Electrical Engineering and Computer Science


ECE Seminar or Event

A Fresh Look at Array Receivers: Space-time Sigma-Delta Multiport Circuits

Soumyajit Mandal


Assistant Professor
Case Western Reserve University
 
Monday, May 22, 2017
4:30pm - 5:30pm
1005 EECS

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About the Event

A wave-physics-based signal processing approach for amplifying and digitizing the signals from antenna arrays is proposed. Current N-element arrays simply replicate independent receivers at each array location. This approach ignores physical constraints on the electromagnetic waves: Special Relativity enforces a region of causality (i.e., the “light cone”) outside which propagating waves do not exist. We exploit this constraint by adopting a novel spatially-oversampled array approach that can electronically “shape” both the noise and non-linear distortion of amplifiers and data converters such that they do not overlap with the light cone of the input signals, i.e., their region of support (ROS). In particular, we spectrally-shape noise and distortion from low-noise amplifiers (LNAs) and analog-to-digital converters (ADCs) to lie in a multi-dimensional spacetime “dead zone” where no electromagnetic phenomena exist in nature, thus improving the performance of both radar and wireless communications systems.

The proposed approach enables us to optimize the fundamental trade-off between i) higher carrier frequencies and bandwidths, which are desirable for maximizing performance metrics such as range resolution (for radar) and channel capacity (for communications); and ii) the figure of merit (FOM) of critical components within wireless receivers, which include noise figure (NF), power consumption, linearity, and energy efficiency. Specifically, we can i) reduce both thermal noise and non-linear distortion in low-noise amplifiers (LNAs), thus enabling the detection of faint signal sources in the presence of strong interference; ii) directionally reject (via linear beamforming) distortion arising from jamming of the front-ends of phased-array receivers; and iii) increase effective ADC resolution, thus overcoming the observed degradation in ADC FOM with sampling rate. We believe that this combination of higher sensitivity, linearity, and resolution will enable transformative improvements in digital phased-array performance.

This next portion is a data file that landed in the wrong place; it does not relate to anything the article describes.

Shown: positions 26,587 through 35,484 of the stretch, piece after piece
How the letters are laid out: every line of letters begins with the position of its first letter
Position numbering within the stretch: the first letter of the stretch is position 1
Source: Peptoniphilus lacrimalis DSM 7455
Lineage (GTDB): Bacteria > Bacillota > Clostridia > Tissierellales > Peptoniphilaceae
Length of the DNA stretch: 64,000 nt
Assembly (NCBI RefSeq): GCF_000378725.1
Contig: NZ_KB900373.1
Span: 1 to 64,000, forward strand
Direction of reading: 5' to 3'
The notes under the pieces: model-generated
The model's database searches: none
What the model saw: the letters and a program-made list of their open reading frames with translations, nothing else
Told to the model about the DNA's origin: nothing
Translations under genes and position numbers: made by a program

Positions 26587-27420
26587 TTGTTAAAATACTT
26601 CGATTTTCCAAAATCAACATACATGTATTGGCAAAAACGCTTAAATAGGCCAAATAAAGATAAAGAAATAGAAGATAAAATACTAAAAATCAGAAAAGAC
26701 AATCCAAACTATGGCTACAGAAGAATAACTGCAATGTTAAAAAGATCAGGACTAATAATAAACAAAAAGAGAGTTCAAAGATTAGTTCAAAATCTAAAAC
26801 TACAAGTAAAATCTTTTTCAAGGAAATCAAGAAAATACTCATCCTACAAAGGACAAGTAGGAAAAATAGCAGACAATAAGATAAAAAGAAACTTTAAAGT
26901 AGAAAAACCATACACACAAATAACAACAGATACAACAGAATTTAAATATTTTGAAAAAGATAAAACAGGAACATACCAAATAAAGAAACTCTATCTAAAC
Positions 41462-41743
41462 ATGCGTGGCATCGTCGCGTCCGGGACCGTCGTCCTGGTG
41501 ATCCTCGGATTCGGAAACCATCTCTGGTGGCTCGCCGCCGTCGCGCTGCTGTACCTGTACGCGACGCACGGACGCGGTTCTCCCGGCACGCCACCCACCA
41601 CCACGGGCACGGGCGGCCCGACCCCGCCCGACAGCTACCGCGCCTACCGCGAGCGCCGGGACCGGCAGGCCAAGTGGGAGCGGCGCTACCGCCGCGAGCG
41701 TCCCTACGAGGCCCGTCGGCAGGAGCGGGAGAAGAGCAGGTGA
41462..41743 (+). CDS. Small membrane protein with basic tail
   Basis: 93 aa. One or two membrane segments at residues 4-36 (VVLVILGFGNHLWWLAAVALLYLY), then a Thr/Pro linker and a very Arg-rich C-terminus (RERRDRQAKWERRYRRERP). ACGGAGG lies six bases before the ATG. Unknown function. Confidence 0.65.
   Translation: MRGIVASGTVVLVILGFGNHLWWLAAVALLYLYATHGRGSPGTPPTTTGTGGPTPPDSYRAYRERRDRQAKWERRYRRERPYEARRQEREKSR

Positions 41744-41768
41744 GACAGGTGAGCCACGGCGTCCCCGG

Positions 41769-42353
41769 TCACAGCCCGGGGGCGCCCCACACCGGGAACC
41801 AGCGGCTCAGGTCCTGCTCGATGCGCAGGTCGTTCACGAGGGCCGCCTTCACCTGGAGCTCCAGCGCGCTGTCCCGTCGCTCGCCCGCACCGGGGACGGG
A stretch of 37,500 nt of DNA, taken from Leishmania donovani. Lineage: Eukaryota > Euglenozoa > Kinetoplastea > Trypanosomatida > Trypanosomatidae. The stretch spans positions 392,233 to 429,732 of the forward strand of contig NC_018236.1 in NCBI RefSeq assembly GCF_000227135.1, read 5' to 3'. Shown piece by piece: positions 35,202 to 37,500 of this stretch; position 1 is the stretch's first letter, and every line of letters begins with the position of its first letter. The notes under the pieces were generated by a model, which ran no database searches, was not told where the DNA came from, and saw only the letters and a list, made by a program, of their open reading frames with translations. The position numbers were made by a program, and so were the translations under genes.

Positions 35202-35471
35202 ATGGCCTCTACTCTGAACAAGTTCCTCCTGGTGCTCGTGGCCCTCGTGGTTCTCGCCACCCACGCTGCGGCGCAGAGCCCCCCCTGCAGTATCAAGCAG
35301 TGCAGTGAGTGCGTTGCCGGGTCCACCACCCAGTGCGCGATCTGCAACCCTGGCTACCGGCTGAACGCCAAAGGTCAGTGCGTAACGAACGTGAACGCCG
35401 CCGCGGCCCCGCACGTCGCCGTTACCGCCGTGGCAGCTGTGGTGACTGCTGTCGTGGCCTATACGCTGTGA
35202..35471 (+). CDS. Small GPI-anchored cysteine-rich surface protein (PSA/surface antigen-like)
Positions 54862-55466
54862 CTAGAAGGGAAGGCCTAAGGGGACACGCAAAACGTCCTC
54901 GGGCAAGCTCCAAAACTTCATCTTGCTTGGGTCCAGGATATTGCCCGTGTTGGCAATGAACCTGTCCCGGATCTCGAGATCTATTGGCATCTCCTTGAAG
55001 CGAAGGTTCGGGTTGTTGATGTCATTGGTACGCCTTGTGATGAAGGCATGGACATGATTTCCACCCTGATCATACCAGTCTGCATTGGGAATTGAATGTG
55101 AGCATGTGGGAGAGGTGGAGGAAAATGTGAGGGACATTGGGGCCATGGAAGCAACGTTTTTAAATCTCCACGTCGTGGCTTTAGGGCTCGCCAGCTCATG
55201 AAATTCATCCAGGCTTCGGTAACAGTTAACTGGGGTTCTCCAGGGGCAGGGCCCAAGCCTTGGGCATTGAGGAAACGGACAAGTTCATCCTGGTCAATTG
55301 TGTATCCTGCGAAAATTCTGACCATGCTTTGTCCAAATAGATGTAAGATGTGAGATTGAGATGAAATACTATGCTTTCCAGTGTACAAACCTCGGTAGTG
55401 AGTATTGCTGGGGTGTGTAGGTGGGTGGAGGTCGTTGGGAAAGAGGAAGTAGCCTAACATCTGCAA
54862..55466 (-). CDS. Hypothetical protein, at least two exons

Biography

Institute of Technology, Kharagpur, India in 2002 with top honors. He received his M.S. and Ph.D. degrees in Electrical Engineering from MIT in 2004 and 2009. His doctoral thesis on “Collective Analog Bioelectronic Computation,” was awarded the MIT Microsystems Technology Laboratories (MTL) Doctoral Dissertation Award in recognition of outstanding research of interest to a broad audience. From 2010-2014 he was a Research Scientist at the Schlumberger-Doll Research center in Cambridge, MA. Since 2014 he has been an Assistant Professor at Case Western Reserve University (CWRU) in Cleveland, where he leads the Integrated Circuits and Sensor Physics (ICSP) lab. His research interests include integrated circuits and systems, scientific instrumentation, magnetic resonance (MR) sensors, and biomedical imaging. He has worked on bio-inspired (neuromorphic and cytomorphic) integrated circuits, biomedical circuits and systems, integrated structural health monitoring systems, MEMS/NEMS interface circuits, RF energy harvesting, low-power RF systems, low-field and zero-field magnetic resonance, and other topics. He was recently awarded the Mentor and T. Keith Glennan Fellowships by the CWRU University Center for Innovation in Teaching and Education (UCITE), and Nord and ACES grants by CWRU for innovations in teaching and course development. He has published over 60 papers in international journals and conferences, and has been awarded 9 patents.

Additional Information

Sponsor(s): IEEE, APS, MTT-S, IEEE Photonics, EDS, RADLAB, ECE

Open to: Public